The Badlanders (MGM, 1958)
A rather ordinary Western heist movie
The Badlanders was a remake of the 1950 picture The Asphalt Jungle, transposed to the West. I love the original movie, though it be not a Western, and in terms of hard-boiled noir/caper flick it’s hard to beat. It has been oft imitated. Apart from The Badlanders, there was, for example, Cairo (1963), and A Cool Breeze (1972).
Sadly, Alan Ladd was not right for the lead and director Delmer Daves was not on top form. He himself accounted The Badlanders the least of his Westerns and said he only made it as a favor to Ladd (the star of Daves’s earlier oater Drum Beat).
He was right, really. It’s just a routine caper movie, without the spark of the original. Even the color doesn’t quite suit it, somehow. It needed that noirish black & white.
The chief problem with it is not the direction, however, or even the acting. It's the plodding writing (HUAC victim Richard Collins, using the original WR Burnett novel). The different strands of the narrative remain unintegrated, as it were. It is bitty and messy. Nothing surprising happens and the few attempts at laughs are flops. “Unless you want to see your own gravestone on your way to hell, you'll be on the next stage. Now that leaves here tomorrow at sundown.” That’s about as near to “There’s a stage leaving at noon. Be on it” as you can get without being laughed out of town. Still, Daves was certainly a noted Western director and the movie had a couple of big stars to accompany Ladd: Ernest Borgnine (returning from Daves’s Jubal) and the great Katy Jurado, probably best remembered, at least by Western fans, for High Noon.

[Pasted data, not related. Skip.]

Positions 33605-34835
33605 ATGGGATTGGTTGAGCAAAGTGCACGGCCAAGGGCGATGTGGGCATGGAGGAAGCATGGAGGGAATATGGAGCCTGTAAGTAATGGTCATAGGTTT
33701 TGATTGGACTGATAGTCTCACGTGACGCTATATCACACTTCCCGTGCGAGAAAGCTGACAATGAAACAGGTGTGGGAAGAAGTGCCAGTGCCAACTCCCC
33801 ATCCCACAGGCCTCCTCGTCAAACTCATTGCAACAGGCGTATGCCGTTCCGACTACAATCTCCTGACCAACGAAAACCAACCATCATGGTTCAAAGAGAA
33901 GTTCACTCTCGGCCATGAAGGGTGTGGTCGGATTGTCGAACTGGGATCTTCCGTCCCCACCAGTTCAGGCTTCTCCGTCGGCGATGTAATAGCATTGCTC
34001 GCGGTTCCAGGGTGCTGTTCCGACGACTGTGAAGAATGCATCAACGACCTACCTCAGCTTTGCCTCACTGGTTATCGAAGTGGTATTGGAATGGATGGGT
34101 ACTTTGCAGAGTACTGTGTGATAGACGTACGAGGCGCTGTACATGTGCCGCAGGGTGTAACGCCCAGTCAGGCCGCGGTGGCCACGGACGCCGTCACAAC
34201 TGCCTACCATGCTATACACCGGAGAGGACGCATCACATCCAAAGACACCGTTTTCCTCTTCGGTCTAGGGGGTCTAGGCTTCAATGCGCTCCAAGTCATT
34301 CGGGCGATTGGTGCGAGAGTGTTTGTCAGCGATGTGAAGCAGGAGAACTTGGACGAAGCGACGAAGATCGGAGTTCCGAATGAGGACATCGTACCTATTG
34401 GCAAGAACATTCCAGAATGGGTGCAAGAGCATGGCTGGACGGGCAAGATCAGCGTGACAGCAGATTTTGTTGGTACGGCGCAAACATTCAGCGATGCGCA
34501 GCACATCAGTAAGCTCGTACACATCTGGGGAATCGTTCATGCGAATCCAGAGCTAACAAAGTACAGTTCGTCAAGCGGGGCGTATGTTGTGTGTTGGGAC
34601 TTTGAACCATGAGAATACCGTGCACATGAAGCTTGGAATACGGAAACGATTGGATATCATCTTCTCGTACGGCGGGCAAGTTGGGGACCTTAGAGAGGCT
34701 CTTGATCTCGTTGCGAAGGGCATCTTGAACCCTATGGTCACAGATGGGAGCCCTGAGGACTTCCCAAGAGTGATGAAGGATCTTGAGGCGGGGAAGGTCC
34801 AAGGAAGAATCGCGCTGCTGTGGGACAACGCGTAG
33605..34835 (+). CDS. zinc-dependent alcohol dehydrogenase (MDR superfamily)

Otherwise, though, the cast consisted of lower-key character actors, some good, sure. Anthony Caruso was in both The Badlanders and The Asphalt Jungle. He is the horrid leader of the town's thugs, Comanche. We got regulars such as Kent Smith and Robert Emhardt.
It’s a mining story. Dutchman Peter van Hoek (Ladd) is a mining engineer who wants to rob his former employers who have jumped his claim. Tough Borgnine is the Yuma cellmate he recruits to help him. The American penal system is scathingly depicted in the opening scenes.
Poor Alan Ladd liked Westerns, and set up Jaguar Productions to make them after his mega success in Shane, but to be brutally frank he was never really suited to the genre. Even in Shane he was fine at the bits where he gently built relationships but as hard-bitten fist-fightin’ gunslinger he just didn’t convince at all.
Actually, even if Ladd could cut it as a tough Western action-man he wouldn't be much good in this story, because he has no opportunity in the script to develop relationships or do well at the human side. He is given a token love interest (Claire Kelly, no other Westerns) but he was never good at physical romance scenes either and his relationships remain shallow. It's Borgnine who gets to have the passionate rapport. Daves was really interested in the interracial romance (Broken Arrow, White Feather). Ernest's amour is the truly wonderful Katy Jurado, shortly to become his wife in real life too (though it did not last). She is, as she always was, splendid.
It is, though, perhaps fair to say that Ladd’s quiet ‘emotional strength’ if we want to call it that does contrast well with Borgnine’s bombast.